The SOS2 variable formulation needs some extra points. Our input for the SOS2 version becomes:


If the curve presents purchasing prices with discounts, this has interesting implications. In this formulation it may be beneficial to order more than you need, just to get the discount. In some models that means modeling some salvage value (can be positive or negative) or even storing it for a future period (adding to inventory).

Typically the solver will not pick a point on a vertical pieces (except for the end points). This is for different reasons. In case we are using the binary variable formulation, it is just not possible to choose those points. In case of the SOS2 formulation, we could end up inside the vertical pieces (not at an end point), but often we minimize or maximize y.

Strange case: discontinuous.


This looks crazy but actually can happen. For instance some types of power generators cannot operate at certain intervals (prohibited zones). A reason could be that amplified vibrations occur at certain operating levels.

The binary variable formulation can deal with this case directly. Unfortunately the SOS2 formulation is not applicable here.

Unbounded case

Now suppose that we don’t have an end point in the last segment (i.e. it just go on forever). Alternatively, we could not have a starting point at the beginning of the first segment. Neither approaches can deal with this case directly. We have to use some possibly large bounds, but in practice that is not a problem. Usually we have some sense of a reasonable lower and upper bound on x.

Simulating SOS2 variables with binary variables

It is possible to mimic the behavior of SOS2 variables using binary variables. To do this we make λp positive variables and introduce some binary variables δp. Actually the last element of δp is not used: it has one element less than λp. The SOS2 structure forces that only two consecutive members of λp can be non-zero, and this condition we can simulate as follows:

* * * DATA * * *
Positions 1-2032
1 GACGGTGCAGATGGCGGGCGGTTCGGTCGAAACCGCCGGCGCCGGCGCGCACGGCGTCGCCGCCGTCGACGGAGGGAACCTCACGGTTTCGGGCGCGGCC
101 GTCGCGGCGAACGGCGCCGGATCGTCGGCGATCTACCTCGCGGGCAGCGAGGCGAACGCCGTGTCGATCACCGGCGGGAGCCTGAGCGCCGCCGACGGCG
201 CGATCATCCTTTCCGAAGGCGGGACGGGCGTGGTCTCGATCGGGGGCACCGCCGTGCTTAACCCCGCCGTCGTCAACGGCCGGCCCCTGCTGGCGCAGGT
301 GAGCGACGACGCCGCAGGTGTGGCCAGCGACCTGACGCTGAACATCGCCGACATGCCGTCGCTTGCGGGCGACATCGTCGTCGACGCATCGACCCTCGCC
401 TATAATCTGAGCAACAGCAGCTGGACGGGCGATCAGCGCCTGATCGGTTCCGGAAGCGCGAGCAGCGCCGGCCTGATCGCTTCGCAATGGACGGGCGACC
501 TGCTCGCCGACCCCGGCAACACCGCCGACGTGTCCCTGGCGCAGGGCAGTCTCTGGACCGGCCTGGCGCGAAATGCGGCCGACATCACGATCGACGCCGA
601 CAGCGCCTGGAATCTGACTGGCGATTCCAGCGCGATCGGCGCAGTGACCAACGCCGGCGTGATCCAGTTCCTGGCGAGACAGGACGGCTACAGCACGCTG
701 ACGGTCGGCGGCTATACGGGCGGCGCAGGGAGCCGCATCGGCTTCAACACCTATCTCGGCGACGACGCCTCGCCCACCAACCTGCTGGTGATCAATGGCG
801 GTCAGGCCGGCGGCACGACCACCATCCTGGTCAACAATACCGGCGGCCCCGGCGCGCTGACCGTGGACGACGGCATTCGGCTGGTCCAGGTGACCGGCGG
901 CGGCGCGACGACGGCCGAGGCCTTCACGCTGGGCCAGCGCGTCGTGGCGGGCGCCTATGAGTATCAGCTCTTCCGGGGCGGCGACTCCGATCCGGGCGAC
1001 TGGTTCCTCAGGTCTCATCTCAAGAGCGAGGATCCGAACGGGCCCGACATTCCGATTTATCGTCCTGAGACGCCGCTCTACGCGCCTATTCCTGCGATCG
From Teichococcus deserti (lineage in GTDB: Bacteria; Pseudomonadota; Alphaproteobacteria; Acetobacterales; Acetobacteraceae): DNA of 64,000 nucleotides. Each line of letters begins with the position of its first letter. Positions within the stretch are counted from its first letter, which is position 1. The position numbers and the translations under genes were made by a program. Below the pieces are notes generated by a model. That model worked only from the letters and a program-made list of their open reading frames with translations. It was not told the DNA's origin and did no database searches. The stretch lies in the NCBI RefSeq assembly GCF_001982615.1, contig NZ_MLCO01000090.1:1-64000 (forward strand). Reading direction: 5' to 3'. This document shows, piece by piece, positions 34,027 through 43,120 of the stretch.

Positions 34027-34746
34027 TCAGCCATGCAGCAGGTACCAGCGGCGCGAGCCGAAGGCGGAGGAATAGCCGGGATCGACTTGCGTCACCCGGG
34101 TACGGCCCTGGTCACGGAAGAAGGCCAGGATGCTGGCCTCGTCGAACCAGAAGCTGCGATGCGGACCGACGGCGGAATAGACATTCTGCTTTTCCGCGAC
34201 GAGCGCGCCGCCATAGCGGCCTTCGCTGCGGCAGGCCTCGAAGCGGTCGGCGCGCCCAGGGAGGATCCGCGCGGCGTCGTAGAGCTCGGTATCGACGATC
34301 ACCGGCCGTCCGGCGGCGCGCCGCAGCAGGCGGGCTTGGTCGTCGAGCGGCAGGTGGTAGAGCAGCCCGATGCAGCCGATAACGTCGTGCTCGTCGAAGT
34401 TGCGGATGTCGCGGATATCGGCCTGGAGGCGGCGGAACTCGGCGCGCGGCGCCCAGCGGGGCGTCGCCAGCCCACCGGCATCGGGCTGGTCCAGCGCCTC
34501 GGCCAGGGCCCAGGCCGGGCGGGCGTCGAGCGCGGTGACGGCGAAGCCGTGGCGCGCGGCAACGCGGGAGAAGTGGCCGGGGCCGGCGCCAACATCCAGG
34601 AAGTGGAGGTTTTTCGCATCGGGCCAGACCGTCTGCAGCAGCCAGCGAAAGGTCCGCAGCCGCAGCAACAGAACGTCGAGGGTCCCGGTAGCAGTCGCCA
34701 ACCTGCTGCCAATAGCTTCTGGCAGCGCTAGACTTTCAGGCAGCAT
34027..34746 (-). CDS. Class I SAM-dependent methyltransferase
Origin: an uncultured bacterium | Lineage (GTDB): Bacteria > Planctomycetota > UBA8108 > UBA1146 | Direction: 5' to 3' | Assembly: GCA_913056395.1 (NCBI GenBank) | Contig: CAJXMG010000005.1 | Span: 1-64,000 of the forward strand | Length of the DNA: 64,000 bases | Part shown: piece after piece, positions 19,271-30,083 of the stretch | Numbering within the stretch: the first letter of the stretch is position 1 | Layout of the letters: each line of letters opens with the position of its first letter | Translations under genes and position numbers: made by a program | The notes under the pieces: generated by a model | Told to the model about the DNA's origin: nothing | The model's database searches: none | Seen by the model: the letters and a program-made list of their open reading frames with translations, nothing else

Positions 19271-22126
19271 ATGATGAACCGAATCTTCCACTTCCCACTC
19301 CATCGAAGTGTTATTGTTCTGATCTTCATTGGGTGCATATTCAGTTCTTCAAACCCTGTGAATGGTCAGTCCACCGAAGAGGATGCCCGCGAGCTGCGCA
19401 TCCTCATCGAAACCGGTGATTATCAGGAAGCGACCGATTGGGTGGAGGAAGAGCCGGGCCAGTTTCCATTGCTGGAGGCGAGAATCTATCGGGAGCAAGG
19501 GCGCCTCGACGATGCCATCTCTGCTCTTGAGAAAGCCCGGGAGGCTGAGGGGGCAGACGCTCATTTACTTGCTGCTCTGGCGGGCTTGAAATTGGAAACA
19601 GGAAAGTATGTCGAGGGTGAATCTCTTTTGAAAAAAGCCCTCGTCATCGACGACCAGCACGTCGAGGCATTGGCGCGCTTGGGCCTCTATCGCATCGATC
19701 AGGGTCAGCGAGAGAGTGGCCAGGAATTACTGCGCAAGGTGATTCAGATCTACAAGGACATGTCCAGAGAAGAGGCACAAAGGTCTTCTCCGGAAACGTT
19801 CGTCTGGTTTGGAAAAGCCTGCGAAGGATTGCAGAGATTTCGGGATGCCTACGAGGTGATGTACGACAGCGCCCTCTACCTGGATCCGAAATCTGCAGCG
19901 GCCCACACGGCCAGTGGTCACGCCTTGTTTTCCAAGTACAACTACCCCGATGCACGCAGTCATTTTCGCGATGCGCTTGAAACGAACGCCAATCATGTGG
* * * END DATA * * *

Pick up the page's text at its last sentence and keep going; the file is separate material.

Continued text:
Here we introduces a set p1 (subset of p) with one fewer element than p. The twoeach constraint will make sure only two neigbors of λp can be non-zero. The funny syntax is to indicate we do something special for the last equation: the second δp is dropped there. This follows the discussion in H. Paul Williams book “Model Building in Mathematical Programming”:


Logarithmic number of binary variables

Using a formulation from J. P. Vielma and G. L. Nemhauser. Modeling Disjunctive Constraints with a Logarithmic Number of Binary Variables and Constraints. Mathematical programming, 128(1-2):49-72, 2011 we use a logarithmic number of binary variables. The equations look like:


It is needed to use some clever values for L1,L2 (see dissertation by Ernee Kozyre Filho):


and then we end up with something like:


The presence of the expressions 2t gives a hint that this is related to the power-expansion technique: convert a general integer variable into a series of 0-1 variables.

Note that there are other formulations possible. See e.g. Ming-Hua Lin, John Gunnar Carlsson, Dongdong Ge, Jianming Shi, and Jung-Fa Tsai, “A Review of Piecewise Linearization Methods,” Mathematical Problems in Engineering, 2013